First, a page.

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politics

Will L.A. City Council and Mayor Antonio Villaraigosa Ever Resuscitate Public Access TV?

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Wed, Jan 19, 2011 at 8:00 AM
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Will the Los Angeles City Council and Mayor Antonio Villaraigosa ever help resuscitate public access television in Los Angeles? It's a question public access advocates continue to put forward, although it seems to fall on deaf ears.

In response, public access TV producer Leslie Dutton, actor Ed Asner, and others have launched a web site for the Public - Television Industry Coalition, hoping to somehow force the politicians into action.

L.A. Weekly published a December, 2008, cover story about how local and state politicians essentially shut down public access TV in L.A.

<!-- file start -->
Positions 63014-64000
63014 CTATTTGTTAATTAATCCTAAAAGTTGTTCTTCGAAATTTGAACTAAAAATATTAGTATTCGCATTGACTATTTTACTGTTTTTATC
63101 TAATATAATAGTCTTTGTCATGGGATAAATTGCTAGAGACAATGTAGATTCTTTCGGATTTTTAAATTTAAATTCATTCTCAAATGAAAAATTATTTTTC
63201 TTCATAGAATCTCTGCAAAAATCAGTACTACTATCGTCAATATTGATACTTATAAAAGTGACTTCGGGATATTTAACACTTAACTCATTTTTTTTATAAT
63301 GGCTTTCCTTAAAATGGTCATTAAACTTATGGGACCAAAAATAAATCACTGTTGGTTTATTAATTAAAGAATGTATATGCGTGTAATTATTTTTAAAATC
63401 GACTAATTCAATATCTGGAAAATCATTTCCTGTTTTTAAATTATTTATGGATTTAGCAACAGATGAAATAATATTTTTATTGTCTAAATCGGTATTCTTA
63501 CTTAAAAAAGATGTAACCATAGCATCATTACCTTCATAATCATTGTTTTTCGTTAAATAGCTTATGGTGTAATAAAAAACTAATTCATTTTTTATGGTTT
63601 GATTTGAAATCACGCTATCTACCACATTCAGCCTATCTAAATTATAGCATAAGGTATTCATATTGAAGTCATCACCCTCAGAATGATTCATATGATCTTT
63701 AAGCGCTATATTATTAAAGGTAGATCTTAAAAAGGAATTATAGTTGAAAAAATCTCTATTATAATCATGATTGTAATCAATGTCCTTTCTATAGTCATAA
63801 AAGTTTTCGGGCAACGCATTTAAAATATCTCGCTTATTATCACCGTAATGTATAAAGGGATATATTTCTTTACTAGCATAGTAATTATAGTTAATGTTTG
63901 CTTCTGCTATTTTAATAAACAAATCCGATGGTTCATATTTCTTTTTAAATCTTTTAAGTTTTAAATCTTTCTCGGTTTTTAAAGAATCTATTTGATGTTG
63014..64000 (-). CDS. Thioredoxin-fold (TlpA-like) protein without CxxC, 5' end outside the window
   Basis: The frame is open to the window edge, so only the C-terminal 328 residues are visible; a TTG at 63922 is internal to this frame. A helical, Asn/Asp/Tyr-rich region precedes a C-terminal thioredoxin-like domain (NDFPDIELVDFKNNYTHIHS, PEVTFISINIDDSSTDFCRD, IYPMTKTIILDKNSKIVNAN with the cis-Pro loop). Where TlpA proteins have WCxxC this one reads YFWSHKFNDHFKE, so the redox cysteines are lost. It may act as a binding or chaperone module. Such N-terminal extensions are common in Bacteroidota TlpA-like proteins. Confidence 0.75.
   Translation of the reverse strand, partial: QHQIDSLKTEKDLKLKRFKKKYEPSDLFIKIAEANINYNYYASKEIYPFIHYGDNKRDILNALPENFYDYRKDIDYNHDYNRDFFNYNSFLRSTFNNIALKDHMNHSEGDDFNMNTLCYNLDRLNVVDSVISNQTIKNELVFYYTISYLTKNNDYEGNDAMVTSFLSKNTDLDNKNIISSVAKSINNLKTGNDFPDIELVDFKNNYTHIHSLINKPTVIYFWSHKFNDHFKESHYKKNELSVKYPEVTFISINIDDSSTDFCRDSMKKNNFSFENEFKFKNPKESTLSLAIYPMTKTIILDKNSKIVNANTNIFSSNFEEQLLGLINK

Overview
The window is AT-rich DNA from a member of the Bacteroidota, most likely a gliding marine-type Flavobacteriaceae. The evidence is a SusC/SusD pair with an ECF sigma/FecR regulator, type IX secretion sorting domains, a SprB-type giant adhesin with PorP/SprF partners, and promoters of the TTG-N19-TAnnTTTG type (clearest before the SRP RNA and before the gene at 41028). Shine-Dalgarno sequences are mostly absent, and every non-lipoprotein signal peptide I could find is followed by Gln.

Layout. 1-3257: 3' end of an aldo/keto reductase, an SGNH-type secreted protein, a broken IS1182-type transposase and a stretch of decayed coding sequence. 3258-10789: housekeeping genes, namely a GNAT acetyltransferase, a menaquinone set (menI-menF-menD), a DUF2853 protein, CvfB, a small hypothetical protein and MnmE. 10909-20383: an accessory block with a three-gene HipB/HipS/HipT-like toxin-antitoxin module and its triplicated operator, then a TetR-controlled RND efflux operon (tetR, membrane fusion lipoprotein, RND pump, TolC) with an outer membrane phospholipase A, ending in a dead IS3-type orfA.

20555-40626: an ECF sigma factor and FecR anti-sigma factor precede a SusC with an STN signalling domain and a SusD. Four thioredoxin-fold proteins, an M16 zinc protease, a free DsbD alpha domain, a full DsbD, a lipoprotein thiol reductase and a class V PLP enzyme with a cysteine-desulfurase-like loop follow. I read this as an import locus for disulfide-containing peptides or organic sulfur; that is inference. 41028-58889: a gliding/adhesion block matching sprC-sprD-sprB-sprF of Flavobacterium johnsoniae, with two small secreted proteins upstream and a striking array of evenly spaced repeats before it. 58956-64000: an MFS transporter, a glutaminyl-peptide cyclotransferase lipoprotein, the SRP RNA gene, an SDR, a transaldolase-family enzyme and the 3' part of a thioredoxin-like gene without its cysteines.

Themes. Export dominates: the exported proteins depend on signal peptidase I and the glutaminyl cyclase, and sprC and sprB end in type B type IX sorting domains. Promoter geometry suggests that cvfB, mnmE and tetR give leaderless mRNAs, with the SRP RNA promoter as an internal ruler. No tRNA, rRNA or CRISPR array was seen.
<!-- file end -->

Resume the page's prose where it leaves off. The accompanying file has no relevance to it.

In an excerpt from the article, we wrote:

"The 12 no-charge (public access TV) studios (in Los Angeles) have given rise to a vibrant public-access community, peopled at various times by the likes of sexologist and porn-site operator Dr. Susan Block; respected whistleblower Leslie Dutton; substitute teacher and government-policy expert John Walsh, who slams politicians with such vigor and disdain he appears to be on the verge of a heart attack; and grandmotherly Francine Dancer, who go-go dances.

"It is the same system that in New York spawned the infamous Robin Byrd Show, which celebrated gay and straight sexuality with nude guests and erotic dancing, and in Austin, Texas has inspired 450 independent citizens to produce a staggering array of uncensored on-air content.

"But due to a state law written for AT&T by former California Assembly Speaker Fabian Nuñez and signed by Gov. Arnold Schwarzenegger in the fall of 2006, cable-television companies are being allowed to escape a 31-year-old requirement to give back to the public from which they draw their riches. Lawmakers in a few weeks can finally shut up the little guys."

And that's exactly how things played out, with nothing much changing over the past two years.

Dutton and the Public-Television Industry Corporation are looking to turn things around with renewed lobbying efforts.

Contact Patrick Range McDonald at pmcdonald@laweekly.com.

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